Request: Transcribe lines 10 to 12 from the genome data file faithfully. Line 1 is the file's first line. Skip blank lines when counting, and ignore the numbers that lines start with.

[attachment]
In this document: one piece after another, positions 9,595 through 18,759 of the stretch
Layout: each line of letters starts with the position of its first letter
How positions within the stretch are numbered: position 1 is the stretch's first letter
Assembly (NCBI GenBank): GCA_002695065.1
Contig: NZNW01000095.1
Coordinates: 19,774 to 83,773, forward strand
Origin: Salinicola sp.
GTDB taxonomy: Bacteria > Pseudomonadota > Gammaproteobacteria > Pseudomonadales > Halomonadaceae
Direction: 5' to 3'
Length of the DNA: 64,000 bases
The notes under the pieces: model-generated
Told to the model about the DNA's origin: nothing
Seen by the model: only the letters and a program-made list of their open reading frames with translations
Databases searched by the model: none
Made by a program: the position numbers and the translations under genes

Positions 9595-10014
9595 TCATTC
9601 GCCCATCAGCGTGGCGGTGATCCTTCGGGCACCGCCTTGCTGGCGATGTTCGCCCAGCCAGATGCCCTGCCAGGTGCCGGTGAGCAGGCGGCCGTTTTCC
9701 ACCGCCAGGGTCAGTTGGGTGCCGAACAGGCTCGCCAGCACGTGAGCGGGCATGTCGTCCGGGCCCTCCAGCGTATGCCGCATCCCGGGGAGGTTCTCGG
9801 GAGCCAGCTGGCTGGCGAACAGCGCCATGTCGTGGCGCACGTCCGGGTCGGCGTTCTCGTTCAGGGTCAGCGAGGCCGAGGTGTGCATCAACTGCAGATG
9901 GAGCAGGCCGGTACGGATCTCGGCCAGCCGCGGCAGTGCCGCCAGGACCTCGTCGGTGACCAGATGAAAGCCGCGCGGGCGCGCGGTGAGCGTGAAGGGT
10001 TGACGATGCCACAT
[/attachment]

Length of the DNA: 64,000 bases
The notes under the pieces: model-generated
Told to the model about the DNA's origin: nothing